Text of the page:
NIC+ increase could present an opportunityby
The pre-Budget NIC and tax rises might just be good news for adept advisers. Philip Fisher explores the opportunities an increase in taxes creates for practitioners.
For decades, perhaps even generations, national insurance contributions have been the stealth tax of choice utilised by succeeding Chancellors of the Exchequer.
While there would be uproar in the media if the rate of income tax increased or there was a threat of extending VAT to books, nobody batted an eyelid when an incumbent at number 11 finagled an extra percentage point or two on NIC.
In part, that might be because when the 'tax' was originally created, it was a genuine contributory scheme intended to finance social costs.
However, the country is now ruled over by a man who could not achieve stealth even in his sleep.
Rather than keeping his mouth shut and making a change, which is theoretically intended to finance social care, our dear leader has chosen to announce it in the customary fashion of leaks to friendly media sources.
One oddity is that on the same day as this announcement, we were told that a Budget is coming next month. Why introduce its main measure now?
Ramifications of the NIC hike
Ironically, even according to newspapers that act as a publicity machine for his party, the tax rise is in fact little more than a method of paying for what they refer to as “coronavirus” but we all know is actually the knock-on cost of leaving Europe without making the necessary arrangements in the four-year exit period.
There could be many ramifications of these changes.
As we know Boris Johnson has never much liked obeying laws or keeping his word. At the same time as announcing an increase in NIC, breaking one manifesto pledge, the government has also gone back on another: its triple lock pensions policy.
However, he has gone a step further breaking a third manifesto pledge to try calm angry red/blue wall MPs. In addition to extending the NIC supplement (apparently not the normal charge) to pensioners, Johnson is also planning to charge additional income tax on dividends.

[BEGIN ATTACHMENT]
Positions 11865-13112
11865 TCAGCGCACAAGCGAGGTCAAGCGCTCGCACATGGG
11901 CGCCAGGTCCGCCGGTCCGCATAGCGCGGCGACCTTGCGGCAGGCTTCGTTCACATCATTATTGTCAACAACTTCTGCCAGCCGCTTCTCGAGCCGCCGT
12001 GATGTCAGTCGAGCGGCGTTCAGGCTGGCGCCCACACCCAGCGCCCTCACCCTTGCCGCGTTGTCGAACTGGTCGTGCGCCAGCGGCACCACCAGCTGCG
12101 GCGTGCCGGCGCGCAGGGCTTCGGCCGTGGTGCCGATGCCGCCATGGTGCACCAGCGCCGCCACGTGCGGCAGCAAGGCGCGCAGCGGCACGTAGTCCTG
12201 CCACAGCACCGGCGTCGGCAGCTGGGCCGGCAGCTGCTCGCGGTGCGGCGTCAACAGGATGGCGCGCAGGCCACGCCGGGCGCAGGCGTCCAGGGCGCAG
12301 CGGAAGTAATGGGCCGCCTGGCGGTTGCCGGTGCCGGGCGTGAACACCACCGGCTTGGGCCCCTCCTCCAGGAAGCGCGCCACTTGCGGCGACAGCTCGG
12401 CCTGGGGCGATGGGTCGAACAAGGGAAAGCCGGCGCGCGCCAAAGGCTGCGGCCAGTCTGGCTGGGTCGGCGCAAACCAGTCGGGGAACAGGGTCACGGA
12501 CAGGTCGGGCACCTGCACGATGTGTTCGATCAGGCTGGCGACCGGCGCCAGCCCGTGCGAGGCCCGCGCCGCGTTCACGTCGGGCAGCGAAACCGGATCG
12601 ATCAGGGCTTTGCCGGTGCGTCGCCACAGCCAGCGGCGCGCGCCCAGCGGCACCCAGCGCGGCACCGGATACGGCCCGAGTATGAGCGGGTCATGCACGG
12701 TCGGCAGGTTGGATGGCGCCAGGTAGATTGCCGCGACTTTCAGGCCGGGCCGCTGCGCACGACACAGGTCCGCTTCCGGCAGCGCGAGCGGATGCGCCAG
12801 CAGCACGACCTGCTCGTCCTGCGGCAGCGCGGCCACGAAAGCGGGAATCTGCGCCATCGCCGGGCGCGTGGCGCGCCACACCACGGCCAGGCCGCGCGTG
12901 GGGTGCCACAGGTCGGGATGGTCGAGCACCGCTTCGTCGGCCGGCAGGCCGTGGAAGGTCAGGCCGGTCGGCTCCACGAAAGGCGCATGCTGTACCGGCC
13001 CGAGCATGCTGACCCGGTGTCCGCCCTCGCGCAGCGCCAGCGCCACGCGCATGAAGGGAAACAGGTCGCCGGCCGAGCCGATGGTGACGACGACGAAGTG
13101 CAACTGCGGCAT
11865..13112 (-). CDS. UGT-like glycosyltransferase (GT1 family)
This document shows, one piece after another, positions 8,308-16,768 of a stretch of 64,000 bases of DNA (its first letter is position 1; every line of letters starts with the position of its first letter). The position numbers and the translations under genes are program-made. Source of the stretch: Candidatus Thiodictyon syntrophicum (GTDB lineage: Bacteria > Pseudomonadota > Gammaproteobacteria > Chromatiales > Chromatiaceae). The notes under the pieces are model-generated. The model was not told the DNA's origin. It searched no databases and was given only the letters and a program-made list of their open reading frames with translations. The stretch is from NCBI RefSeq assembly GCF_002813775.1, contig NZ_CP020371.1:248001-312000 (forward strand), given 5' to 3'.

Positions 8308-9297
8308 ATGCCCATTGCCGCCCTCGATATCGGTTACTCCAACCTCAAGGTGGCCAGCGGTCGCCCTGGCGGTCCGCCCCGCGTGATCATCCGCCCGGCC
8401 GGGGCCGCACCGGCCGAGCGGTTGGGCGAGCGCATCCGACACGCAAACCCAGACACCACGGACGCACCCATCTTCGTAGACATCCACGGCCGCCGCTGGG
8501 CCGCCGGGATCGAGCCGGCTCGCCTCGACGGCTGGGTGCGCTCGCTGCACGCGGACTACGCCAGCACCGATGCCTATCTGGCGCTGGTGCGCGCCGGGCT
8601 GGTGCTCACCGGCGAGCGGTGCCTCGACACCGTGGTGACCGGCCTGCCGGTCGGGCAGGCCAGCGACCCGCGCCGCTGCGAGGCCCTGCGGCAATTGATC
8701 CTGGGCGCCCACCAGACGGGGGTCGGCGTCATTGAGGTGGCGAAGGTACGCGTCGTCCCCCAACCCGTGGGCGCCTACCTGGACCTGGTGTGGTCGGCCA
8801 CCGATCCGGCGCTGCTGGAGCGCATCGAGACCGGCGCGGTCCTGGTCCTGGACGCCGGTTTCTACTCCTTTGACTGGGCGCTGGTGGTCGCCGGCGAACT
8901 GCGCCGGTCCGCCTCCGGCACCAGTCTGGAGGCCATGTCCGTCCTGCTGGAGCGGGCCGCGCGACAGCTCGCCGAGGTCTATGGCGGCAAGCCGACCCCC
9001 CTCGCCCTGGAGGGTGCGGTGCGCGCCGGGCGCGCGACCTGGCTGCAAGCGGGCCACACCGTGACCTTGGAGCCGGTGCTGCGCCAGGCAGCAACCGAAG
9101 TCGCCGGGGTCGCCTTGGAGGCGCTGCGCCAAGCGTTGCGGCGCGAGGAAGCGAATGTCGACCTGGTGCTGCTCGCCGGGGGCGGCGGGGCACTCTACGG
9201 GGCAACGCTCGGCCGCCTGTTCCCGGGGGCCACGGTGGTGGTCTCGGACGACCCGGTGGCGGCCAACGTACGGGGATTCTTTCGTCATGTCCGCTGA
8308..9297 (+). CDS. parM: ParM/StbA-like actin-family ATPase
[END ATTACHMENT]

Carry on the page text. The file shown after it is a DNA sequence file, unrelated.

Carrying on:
It will be interesting to see how he explains why that is not breaking the manifesto promise that there would be no increase in income taxes during this Parliament.
While the NIC change and associated cosmetic changes might be acceptable, you just get the feeling that having realised that he can get away with ignoring three manifesto pledges, (further) unfavourable changes to the rates of income tax and VAT could very soon be in the offing – perhaps as soon as next month.
A death knell for some businesses
In principle a dual increase of 1.25% in the amount of NIC paid by both employers and employees may not be that significant, but many employers might feel obliged to fund both, since recruiting vaguely capably staff has become nigh on impossible in many industries, including our own in many cases.
It gets even better since anyone running a business will also have to pay the additional 1.25% on profits either from self-employment, salary or dividends as well.
As a general rule, clients do not get that excited, or even notice, small increases to inconsequential taxes. However, times are tight and this could just be the straw that breaks the camel’s back.
Indeed, when so many businesses are already on the brink, this could be a death knell for some, and hardly good news for our beleaguered economy. Others that survive will still feel the pinch.
Therefore, we should all be brushing down our tax and NIC minimisation strategies in the hope that larger clients will see the benefits of paying fees to us rather than taxes to HMRC. While many of the best avoidance arrangements have been removed by law changes, surely it is not beyond the wit of the best advisers to find solutions to this little issue.
It will also be a way of reminding clients how adept we are at sorting out these kinds of problems, ahead of other changes to pay for “coronavirus”, which will surely be inevitable, especially if inflation forces interest rates up in the next year or two.